Sir G. Strickland

said, that if his hon. Friend pressed his motion to a division, he should certainly vote with him, because he was inclined to think the committees wanted further improvement. At the same time he thought his hon. Friend had not completed the plan he intended to adopt. He agreed that the committees ought to be kept as pure as possible from local interests. He thought that the plan proposed by his hon. Friend might be more fully worked out, and he would therefore wish that he would not call on the House to come to a decision without further consideration.

Mr. Estcourt

thought, that the hon. Member might more properly have introduced his proposition some years ago, when abuses existed in regard to committees on private bills, which had since been removed. The amendment had been made on various occasions, and some of them in the course of last Session. Besides, no system could obviate every possible inconvenience; and for his part he was of opinion that if they removed from private bill committees all Members who had an interest in them, they would only deprive themselves of the necessary local information.

Mr. Labouchere

hoped that his hon. Friend would not press his motion against the recommendation of the committee of last Session that the system then adopted should have a fair trial. The question whether committees should be exclusively official and divested of local interests was one of very great difficulty. That House could not separate its committees from the representative character of the whole body and render them strictly judicial, as were the committees of the House of Lords.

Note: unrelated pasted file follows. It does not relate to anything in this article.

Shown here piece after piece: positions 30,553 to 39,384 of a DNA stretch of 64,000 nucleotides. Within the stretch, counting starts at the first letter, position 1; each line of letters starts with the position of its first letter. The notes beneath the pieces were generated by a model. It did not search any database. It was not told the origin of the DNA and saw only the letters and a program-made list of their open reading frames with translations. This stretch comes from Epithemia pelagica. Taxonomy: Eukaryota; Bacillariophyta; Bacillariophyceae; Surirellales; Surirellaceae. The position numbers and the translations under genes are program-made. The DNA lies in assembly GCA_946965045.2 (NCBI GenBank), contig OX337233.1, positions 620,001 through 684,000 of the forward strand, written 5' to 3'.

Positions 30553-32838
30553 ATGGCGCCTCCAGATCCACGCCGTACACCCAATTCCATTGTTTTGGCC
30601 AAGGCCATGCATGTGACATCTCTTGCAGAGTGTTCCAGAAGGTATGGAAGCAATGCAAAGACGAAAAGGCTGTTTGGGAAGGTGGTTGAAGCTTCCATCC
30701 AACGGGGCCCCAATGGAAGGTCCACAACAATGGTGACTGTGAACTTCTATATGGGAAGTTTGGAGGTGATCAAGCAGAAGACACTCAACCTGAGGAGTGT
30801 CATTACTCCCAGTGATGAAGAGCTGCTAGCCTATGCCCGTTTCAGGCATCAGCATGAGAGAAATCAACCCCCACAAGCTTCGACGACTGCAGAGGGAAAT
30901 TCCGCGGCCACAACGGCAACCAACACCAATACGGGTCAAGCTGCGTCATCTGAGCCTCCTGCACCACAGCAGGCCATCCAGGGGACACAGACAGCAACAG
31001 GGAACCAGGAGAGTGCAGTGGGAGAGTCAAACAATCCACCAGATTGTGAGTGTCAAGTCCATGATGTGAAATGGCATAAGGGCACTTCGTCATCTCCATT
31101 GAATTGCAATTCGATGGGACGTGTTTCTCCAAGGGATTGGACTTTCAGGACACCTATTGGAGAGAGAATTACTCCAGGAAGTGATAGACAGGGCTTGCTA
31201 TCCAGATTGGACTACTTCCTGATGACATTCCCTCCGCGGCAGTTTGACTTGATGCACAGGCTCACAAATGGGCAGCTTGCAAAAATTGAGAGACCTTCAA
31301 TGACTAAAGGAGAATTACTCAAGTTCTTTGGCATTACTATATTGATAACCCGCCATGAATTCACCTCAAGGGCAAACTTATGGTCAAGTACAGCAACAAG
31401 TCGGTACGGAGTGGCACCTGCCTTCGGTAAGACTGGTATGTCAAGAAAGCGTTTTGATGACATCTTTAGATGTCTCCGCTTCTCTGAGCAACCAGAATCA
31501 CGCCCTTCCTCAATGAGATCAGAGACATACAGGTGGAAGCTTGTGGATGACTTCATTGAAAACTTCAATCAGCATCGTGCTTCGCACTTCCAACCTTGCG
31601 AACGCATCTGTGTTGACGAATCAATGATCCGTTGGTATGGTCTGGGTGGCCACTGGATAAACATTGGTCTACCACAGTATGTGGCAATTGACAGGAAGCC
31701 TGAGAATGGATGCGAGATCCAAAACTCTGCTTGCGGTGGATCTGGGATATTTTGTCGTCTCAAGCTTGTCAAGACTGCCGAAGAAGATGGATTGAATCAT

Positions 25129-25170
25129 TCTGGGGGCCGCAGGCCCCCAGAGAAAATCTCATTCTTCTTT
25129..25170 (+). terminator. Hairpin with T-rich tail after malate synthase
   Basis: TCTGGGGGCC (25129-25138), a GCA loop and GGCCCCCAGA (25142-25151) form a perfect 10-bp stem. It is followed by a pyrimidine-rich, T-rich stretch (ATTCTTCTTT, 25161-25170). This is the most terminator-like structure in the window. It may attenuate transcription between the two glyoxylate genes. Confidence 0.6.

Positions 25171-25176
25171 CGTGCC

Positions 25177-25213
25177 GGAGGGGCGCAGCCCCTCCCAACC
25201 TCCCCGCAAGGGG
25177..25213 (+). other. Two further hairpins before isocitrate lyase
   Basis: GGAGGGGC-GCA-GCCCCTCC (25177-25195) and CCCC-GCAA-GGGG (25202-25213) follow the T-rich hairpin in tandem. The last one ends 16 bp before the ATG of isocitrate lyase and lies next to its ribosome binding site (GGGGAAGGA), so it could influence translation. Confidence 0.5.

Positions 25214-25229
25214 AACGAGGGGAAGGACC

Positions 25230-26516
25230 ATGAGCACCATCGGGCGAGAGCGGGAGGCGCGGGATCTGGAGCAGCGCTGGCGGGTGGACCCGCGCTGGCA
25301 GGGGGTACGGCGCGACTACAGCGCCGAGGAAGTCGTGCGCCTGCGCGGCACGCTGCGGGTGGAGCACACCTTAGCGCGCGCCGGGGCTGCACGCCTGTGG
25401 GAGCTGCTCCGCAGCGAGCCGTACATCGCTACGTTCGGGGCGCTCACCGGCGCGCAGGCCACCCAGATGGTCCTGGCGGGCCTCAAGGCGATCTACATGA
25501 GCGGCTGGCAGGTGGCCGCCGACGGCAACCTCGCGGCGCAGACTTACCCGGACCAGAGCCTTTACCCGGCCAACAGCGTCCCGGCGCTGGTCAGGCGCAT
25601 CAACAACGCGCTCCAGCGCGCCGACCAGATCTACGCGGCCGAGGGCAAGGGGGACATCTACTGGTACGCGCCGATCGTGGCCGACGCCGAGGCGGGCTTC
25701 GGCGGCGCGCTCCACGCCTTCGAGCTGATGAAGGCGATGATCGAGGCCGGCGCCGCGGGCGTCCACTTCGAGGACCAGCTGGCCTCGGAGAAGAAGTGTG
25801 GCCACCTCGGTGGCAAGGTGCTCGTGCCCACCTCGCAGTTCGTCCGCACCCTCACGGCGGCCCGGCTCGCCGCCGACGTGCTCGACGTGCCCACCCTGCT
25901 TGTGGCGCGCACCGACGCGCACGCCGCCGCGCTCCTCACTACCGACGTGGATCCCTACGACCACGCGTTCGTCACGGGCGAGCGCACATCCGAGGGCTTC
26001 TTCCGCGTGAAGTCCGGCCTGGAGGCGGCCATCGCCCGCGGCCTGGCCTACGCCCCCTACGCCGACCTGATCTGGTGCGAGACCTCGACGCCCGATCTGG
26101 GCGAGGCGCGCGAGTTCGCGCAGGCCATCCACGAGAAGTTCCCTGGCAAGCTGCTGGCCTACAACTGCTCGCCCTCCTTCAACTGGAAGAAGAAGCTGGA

Mr. Pryme

considered it would be a great evil not to have local Members on the committees, and thought that a committee, constituted on the plan of the hon. Member for Wigan, might, with the greatest possible desire to do justice, commit gross injustice for want of local knowledge.

Mr. Hume

would ask the hon. and learned Member for Cambridge what he would think if he were to see a jury-box filled with persons having a local interest in the matter to be tried, and the cases of a jury and committee were exactly similar. He would admit, that it had been usual to consider Members were placed on those committees to do the jobs of their constituents. But that was an abuse which he wished to see done away with altogether. He would admit, that many abuses which had existed formerly in respect to the appointment to private committees, had been remedied, but that, was only a reason for getting rid of the remaining ones. He thought, that the time had come when there should be no more temporising, and would, therefore, support the motion of his hon. Friend. He, for one, would not be afraid to go before the country on this question, as he was convinced, that every honest constituency would say, that they would rather submit a question to a committee having no local interests, than be subjected to jobbing.

Mr. Rice

said, that it was frequently considered an advantage at quarter sessions and assizes for a jury to have local knowledge of the matter in dispute.

Mr. Ewart

, with every disposition to accede to the proposition of the right hon. Baronet, felt so strongly, that, justice and reason were on his side, that he must press the question to a division.

The House divided:—Ayes 22; Noes 24: Majority 2.

List of the AYES.
Aglionby, H. A. Stansfield, W. R. C.
Berkeley, hon. C. Stewart, J.
Bewes, T. Strickland, Sir G.
Blake, M. Strutt, E.
Brotherton, J. Talfourd, Mr. Serg.
Bulwor, Sir L Tancred, H. W.
Greene, T. White, A.
Heathcoat, J. Williams, W.
Hector, C. J. Yates, J. A.
Muntz, G. F. Ewart, W.
Salwey, Colonel Warburton, H.
List of the NOES.
Baldwin, C. B. Labouchere, rt. hn. H.
Barnard, E. G. Morris, D.
Briscoe, J. I. Noel, hon. C. G.
Broadley, H. O'Brien, W. S.
Bruges, W. H. L. Packe, C. W.
Buller, Sir J. Y. Plumptre, J. P.
Busfeild, W. Pringle, A.
Courtenay, P. Pryme, G.
Elliot, hon. J. E. Rice, E. R.
Freshfield, J. W. Richards, R.
Gordon, R.
Goulburn, rt. hon. H TELLERS.
Hinde, J. H. Grey, Sir G.
Hodges, T. L. Estcourt, T.